Dad Punchers are up first, with an Americana pubescent punk noise.
They describe themselves as bummer punk, which explains how they manage to get away with introducing a song: “this song is about sharing a flat with a girl you’re in love with who you hear fucking every night,” and not lose the attention of half the audience.
Inoffensive, but uninspiring.
The rather bizarrely captivating Self Defense Family follow with a La Dispute-esque style of barking poetic words over repetitive soundscapes, their performance is tricky to get your head round.
With far too much stage banter and a completely mind boggling frontman, Self Defense Family will either be your most important act in the world or a piece of trash – and it seems the band want it that way.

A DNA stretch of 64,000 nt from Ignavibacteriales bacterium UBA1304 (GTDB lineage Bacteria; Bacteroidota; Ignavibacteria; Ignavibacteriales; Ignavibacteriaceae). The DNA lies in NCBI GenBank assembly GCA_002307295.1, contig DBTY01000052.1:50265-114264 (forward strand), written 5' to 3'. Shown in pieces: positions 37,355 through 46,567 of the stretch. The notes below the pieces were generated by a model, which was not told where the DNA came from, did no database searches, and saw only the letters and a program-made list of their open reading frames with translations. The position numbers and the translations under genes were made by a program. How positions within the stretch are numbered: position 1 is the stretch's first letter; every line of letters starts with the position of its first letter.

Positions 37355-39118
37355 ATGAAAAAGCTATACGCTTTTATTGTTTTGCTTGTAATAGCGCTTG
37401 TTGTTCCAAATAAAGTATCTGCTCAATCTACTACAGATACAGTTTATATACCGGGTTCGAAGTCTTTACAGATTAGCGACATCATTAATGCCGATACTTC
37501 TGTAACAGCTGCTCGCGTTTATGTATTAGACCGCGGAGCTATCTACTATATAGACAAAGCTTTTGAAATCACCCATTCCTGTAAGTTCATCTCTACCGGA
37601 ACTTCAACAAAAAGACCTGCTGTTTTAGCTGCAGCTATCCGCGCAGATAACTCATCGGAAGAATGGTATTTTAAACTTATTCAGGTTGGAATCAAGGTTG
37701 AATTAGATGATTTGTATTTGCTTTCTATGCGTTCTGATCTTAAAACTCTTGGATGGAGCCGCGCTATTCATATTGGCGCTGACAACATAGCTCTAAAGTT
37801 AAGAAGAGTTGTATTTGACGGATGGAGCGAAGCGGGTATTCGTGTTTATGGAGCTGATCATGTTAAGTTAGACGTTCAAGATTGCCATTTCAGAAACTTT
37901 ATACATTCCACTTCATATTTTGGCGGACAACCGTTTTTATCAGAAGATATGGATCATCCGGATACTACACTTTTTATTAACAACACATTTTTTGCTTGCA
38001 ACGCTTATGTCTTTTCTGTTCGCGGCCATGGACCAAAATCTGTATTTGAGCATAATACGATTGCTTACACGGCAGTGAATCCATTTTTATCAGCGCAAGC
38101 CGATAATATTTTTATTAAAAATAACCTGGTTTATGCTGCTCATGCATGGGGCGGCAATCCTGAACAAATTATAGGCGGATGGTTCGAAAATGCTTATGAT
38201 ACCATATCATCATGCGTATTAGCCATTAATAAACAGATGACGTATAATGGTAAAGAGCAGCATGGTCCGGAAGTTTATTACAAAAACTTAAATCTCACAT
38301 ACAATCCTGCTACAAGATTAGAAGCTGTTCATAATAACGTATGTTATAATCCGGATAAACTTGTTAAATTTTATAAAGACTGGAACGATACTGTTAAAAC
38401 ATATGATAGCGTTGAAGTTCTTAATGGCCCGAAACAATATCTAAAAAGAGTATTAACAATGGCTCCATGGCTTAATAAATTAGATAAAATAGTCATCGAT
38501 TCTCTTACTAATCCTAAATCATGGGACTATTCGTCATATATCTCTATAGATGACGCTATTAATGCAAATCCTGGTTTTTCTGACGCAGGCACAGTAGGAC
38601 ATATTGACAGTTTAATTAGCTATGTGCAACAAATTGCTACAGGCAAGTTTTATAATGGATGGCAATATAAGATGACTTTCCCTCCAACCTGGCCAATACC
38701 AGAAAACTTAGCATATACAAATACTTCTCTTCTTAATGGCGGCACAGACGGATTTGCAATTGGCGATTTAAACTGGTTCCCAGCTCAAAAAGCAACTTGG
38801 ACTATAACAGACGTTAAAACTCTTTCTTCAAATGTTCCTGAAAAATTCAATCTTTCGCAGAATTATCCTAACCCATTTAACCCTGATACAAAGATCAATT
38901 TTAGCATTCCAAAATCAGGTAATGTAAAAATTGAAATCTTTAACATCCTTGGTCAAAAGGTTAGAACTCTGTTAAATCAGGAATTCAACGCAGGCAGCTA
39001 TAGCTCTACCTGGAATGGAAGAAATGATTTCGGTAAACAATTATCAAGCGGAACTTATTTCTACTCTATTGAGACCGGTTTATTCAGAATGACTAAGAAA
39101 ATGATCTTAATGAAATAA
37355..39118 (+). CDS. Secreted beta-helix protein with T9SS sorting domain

Touché Amoré is a relief – they are a band at the top of their game at the top of their genre.
To the uninitiated, songs will blur into one large post-hardcore mass, but in an hour’s set they manage to play a sizeable chunk of their discography thanks to their typically short track lengths.
A clear highlight of their show is ‘Gravity, Metaphorically’ from their split EP with Pianos Become the Teeth, but their set is relentless and frantic from start to finish, and the front rows respond to the energy on stage accordingly.
If such a thing as “the wave” exists in the post-hardcore genre, then Touché are at the top and riding it high.
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Words: Scott Wilson
Photos: Jayjay Robertson